Veteran tribute: OUS has event to honor staff, students, family who served

Published 8:02 am Friday, November 8, 2019

Every year, Ohio University Southern has a ceremony to honor veterans. Not only is it a tradition, it is because so many at OUS either served or had family who served in America’s military.

Outside the Bowman Auditorium on Thursday, there was a Tribute Wall covered with photos of students and staff who served or their family. The photos attracted the attention of staff and students who, in many cases, barely recognized familiar faces that had changed since their time in service.

“We want to bring awareness that we do have a lot of veterans, who are not only employees or students but family members of staff and students,” said Teresa McKenzie, OUS Veterans Service coordinator and accessibility coordinator and a U.S. Air Force veteran. “That is why we do the Tribute Wall, because we want everyone to know we have a huge military family. I am proud of the fact my picture goes up on the wall with all these other veterans from World War I to the Iraq and Afghanistan wars.”

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Members of Ashland’s Paul G. Blazer High School Junior ROTC carried flags into the auditorium and later demonstrated the flag folding ceremony and explained all 13 steps to folding the flag into a triangle and what each of the movements represented.

Ironton High School Varsity Singers performed the songs “Thank You, Soldiers” and “Let Us Love in Peace.”

This year’s keynote speaker was Stanley McDonald, a senior master sergeant who retired from the U.S. Air Force after 26 years of service. He now resides in Ashland, Kentucky where he is the pastor of the New Hope Baptist Church, as well as the transportation director of the Ashland Independent School District and is in many local non-profit groups.

He said, as a preacher, he was more used to talking about God, not talking about and to veterans, but he said he decided to talk about what was important to him and how being in the military was good for him.

McDonald said that one thing that being in the military taught him was that the team was only as good as its weakest link.

“That is one thing about Veterans Day… we are all in this together,” he said. “Being a veteran is a privilege. I was part of something that less than one half of one percent of our population raised their hand and said ‘I will do this.’ They wore the uniform and they did it proudly.”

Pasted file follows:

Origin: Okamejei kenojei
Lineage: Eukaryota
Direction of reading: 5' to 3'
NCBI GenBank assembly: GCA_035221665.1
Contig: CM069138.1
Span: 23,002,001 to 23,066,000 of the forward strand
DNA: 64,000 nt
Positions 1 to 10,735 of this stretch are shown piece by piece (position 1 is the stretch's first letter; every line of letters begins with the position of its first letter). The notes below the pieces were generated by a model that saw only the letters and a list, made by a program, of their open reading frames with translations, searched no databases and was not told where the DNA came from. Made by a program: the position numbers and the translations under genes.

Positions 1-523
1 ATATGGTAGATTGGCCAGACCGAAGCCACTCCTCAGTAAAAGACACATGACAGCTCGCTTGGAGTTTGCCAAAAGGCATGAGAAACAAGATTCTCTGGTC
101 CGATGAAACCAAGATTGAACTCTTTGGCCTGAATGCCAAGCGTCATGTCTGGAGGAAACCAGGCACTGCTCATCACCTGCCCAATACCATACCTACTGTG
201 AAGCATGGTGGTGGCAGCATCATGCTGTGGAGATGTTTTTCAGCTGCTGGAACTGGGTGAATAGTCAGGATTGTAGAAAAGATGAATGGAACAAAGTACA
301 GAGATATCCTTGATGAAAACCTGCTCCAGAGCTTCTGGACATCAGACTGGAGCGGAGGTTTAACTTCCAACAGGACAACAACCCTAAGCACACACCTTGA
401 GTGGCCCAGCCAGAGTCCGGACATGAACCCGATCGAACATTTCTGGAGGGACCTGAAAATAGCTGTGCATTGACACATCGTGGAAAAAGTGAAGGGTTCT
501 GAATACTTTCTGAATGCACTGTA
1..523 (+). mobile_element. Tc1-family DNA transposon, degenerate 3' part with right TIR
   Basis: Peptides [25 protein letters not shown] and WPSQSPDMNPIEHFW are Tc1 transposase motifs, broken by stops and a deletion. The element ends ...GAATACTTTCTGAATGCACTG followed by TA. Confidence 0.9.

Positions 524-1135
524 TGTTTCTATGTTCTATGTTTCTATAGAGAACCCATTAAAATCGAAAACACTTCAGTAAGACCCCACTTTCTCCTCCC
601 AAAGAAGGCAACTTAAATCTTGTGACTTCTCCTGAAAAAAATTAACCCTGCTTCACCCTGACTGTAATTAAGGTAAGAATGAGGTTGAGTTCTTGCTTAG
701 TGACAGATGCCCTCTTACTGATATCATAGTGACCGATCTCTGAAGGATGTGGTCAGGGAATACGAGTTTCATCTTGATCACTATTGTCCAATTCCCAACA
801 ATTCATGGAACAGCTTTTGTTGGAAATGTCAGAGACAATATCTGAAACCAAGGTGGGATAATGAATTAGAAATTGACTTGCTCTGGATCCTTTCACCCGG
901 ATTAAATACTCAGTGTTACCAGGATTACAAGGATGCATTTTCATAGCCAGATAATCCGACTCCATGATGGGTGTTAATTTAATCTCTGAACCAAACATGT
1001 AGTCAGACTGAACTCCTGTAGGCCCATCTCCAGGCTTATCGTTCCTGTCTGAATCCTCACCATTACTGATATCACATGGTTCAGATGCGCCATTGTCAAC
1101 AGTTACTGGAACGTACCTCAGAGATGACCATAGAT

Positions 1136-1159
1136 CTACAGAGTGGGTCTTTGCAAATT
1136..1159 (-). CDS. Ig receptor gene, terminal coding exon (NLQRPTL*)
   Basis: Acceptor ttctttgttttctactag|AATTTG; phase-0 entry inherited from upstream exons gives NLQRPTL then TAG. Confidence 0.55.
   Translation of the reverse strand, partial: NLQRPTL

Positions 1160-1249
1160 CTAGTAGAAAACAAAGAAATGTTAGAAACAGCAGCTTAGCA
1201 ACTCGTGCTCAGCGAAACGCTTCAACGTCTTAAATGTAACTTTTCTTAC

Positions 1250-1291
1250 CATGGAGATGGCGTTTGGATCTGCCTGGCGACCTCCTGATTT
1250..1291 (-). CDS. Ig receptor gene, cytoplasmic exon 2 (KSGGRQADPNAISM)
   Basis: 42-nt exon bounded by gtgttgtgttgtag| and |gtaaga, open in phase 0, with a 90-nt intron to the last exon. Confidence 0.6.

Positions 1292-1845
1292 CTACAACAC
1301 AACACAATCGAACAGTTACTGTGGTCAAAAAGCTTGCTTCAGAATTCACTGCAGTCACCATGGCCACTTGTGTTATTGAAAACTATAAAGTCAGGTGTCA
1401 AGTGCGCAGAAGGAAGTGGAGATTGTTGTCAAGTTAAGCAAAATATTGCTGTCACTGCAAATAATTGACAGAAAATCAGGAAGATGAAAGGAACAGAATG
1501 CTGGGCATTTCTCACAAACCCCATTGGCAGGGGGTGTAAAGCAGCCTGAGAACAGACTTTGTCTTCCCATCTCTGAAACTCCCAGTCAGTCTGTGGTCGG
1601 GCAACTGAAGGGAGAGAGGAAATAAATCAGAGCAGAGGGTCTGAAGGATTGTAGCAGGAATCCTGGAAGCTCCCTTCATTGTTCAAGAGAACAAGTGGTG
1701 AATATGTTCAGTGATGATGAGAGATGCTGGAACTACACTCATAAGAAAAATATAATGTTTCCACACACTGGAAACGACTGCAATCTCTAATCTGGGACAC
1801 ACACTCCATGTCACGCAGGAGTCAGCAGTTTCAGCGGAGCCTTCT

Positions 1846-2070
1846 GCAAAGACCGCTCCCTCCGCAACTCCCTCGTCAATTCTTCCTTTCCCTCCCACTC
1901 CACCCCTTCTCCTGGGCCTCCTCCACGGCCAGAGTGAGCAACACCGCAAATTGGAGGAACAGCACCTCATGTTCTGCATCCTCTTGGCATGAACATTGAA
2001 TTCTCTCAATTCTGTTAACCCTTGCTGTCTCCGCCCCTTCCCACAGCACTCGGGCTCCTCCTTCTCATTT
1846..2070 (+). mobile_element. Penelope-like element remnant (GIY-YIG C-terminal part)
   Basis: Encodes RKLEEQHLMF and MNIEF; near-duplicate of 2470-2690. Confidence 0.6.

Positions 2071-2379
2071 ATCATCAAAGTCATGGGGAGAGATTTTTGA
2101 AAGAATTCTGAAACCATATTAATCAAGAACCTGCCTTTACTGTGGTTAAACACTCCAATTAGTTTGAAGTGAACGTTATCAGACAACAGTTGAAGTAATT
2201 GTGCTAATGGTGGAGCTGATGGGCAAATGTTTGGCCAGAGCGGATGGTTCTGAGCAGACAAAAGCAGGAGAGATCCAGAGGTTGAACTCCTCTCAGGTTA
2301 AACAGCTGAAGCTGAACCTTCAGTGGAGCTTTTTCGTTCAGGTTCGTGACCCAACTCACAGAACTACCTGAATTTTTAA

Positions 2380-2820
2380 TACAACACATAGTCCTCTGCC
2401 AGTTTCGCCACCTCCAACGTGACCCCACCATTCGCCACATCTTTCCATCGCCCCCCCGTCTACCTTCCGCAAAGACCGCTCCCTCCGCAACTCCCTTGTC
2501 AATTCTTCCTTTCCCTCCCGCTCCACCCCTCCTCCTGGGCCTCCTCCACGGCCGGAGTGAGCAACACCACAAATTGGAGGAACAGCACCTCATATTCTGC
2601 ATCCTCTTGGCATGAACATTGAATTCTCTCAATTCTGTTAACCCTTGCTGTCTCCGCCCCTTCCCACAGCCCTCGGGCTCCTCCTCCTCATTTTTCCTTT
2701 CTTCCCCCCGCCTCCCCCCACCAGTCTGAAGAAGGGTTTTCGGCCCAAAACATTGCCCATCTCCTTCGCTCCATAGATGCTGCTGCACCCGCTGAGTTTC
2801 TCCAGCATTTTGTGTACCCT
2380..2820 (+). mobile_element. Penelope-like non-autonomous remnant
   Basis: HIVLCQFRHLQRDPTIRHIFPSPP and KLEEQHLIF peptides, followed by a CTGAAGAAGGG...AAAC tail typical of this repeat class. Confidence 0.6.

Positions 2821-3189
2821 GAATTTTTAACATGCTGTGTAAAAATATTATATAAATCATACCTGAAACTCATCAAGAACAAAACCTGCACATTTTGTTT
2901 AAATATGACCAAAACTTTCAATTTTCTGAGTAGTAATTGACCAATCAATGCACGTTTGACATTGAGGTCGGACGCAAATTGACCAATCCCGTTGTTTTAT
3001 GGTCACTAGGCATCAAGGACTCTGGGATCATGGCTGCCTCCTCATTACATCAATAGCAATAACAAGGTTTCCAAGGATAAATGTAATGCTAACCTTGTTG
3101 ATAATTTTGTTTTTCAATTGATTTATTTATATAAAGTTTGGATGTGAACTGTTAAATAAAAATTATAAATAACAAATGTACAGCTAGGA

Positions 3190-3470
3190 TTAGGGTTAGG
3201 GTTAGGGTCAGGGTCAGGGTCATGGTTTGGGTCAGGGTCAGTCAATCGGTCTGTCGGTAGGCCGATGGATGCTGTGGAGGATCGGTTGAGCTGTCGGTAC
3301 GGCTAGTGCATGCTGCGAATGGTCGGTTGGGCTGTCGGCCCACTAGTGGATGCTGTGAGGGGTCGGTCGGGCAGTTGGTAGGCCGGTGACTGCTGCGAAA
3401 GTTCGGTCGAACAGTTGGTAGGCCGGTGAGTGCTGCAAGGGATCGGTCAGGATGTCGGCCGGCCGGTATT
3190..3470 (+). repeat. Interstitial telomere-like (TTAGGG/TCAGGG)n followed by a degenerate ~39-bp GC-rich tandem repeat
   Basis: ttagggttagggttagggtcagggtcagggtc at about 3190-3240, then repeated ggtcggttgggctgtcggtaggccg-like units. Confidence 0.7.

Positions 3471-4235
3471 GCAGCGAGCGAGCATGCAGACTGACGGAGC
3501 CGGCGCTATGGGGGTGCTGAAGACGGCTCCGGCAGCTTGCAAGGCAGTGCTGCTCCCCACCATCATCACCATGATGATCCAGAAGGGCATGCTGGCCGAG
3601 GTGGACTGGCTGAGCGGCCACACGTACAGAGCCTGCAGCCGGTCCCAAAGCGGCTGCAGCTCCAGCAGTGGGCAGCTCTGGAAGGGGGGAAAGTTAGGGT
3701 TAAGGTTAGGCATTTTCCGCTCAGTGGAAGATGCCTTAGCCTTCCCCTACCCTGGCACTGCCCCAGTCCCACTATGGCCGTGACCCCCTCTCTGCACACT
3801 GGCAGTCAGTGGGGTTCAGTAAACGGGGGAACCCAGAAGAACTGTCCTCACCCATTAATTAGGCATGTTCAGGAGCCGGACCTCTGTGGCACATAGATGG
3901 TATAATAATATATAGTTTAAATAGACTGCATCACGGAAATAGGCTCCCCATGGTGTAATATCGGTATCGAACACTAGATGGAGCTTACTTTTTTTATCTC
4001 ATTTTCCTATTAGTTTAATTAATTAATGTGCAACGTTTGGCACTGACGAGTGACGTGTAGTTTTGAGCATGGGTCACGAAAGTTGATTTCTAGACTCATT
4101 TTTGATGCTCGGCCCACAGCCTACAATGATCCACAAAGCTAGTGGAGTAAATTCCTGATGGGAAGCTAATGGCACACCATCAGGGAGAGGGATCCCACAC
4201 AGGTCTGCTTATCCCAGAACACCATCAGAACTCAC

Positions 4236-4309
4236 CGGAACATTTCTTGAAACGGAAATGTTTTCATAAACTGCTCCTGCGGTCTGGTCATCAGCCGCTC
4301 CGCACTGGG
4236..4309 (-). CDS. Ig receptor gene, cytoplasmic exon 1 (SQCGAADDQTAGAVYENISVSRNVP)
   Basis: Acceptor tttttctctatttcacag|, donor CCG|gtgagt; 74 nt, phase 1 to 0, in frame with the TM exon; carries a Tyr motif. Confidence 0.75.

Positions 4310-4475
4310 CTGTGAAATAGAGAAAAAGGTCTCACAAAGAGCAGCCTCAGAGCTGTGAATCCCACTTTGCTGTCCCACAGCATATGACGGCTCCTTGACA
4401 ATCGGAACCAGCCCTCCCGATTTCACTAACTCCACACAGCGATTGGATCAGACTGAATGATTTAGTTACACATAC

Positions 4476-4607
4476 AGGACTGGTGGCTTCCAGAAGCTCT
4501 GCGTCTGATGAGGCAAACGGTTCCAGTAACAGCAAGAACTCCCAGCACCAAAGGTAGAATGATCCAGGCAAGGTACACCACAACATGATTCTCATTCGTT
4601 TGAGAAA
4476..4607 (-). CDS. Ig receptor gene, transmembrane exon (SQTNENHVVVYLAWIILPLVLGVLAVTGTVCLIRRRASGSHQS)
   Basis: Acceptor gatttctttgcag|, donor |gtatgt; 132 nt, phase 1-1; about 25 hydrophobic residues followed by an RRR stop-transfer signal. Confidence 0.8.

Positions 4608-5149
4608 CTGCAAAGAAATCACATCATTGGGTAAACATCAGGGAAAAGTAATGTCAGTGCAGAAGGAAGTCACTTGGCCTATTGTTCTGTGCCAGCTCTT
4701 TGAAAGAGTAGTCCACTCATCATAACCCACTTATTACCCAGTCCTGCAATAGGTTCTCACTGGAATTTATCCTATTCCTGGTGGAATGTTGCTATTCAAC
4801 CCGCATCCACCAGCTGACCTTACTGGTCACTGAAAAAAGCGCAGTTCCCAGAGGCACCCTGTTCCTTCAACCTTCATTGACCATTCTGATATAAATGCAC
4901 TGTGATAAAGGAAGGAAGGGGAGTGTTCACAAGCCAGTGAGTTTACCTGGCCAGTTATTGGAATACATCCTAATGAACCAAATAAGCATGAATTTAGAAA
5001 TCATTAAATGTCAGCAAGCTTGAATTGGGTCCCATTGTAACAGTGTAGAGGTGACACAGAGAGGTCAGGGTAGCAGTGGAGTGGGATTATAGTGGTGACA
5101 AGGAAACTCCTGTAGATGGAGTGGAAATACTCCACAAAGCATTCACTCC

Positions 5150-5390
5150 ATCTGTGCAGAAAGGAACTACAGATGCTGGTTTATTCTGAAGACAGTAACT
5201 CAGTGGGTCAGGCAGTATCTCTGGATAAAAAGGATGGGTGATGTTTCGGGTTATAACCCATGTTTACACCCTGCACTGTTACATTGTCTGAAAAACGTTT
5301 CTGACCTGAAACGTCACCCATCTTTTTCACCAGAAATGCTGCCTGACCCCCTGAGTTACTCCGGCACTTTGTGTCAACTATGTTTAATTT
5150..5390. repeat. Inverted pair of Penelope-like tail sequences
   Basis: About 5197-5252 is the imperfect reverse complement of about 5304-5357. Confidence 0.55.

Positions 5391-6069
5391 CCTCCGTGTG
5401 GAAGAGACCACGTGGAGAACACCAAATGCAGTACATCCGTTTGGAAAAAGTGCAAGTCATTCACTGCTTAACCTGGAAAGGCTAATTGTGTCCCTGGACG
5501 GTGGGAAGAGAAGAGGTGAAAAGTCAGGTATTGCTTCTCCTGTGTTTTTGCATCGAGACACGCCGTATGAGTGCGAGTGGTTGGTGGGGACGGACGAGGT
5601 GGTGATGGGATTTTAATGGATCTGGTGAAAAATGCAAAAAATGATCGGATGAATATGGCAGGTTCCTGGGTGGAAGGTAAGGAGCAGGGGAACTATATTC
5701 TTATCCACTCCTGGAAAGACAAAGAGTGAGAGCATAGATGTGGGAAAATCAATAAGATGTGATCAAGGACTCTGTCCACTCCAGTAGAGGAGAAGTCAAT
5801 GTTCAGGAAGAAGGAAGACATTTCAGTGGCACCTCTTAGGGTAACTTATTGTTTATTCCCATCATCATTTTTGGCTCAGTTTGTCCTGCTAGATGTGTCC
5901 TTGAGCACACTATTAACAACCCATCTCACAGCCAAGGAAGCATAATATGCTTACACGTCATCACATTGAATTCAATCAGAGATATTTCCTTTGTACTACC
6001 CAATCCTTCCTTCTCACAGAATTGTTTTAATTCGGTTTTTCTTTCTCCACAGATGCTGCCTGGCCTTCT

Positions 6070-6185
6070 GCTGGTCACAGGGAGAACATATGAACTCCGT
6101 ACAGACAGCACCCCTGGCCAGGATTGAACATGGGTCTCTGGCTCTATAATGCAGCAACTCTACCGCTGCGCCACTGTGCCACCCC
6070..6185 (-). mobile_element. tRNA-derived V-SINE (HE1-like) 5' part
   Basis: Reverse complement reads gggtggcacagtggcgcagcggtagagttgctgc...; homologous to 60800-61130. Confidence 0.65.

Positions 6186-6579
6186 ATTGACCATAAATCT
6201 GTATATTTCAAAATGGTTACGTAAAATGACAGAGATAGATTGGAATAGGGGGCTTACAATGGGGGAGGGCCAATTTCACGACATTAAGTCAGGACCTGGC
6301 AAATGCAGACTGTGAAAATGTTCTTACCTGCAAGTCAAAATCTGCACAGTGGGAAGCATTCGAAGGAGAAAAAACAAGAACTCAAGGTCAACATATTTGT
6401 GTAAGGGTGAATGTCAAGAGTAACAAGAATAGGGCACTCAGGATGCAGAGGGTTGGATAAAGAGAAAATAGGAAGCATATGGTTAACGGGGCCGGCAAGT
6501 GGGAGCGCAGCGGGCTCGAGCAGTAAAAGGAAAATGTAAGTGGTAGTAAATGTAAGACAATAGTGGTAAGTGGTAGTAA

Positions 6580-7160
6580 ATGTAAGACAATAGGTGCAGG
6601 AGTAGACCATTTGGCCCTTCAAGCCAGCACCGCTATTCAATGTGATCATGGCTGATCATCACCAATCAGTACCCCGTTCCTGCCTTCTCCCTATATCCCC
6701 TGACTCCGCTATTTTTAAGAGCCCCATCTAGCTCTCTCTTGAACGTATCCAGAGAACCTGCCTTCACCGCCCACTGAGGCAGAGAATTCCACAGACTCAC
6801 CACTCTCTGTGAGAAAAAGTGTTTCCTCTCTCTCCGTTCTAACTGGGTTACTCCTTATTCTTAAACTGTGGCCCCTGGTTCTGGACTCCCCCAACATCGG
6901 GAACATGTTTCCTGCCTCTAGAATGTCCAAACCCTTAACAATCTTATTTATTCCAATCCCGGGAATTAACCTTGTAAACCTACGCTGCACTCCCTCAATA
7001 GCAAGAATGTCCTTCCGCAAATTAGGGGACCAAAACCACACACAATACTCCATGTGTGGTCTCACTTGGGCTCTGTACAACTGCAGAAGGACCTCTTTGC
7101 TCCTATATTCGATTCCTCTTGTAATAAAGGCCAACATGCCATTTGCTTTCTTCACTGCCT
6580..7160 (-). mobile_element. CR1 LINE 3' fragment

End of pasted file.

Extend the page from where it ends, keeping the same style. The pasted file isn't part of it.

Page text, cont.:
McDonald said, before joining the military, he went to college but found himself skipping class and wanted to do something more with his life. He said once he joined the U.S. Air Force, he realized he was a part of something bigger than him.

“That’s what got me, when I realized what we stood for and why we did what we did,” he explained. “I said ‘I am all in.’”

He said he realized around the second week of basic training that what he was doing meant that his children and their children and their childrens’ children could “enjoy the freedom that we all enjoy day in and day out.”

He said that many people never realize what it took to have those freedoms.

“That is why Veterans Day is so importan. Most people don’t know what we go through for us to get up and go to school and not worry about going down war-torn streets,” McDonald said. “That is because of all the veterans who served our country, those veterans who gave it all up just so they could continue to fight the good fight of faith.”

In his 26 years, McDonald served on bases around the world with his final posting being in South Korea.

“And no matter where I was stationed at, there is no country like our country. Our democracy we have exceeds every other democracy out there,” he said. “So it is worth fighting for and truthfully, it was worth dying for.”

The event ended with a moment of silence lead by OUS student Hunter Schafer, who is a U.S. Army veteran.

McKenzie is the person to talk to about what OUS offers veterans and military-affiliated students.

“I help them if they have questions about paperwork for their GI Bill. I serve as an advocate for them if they are having issues,” she said. “I am a liaison with the VA.”

To reach McKenzie, email or call 740-547-3875.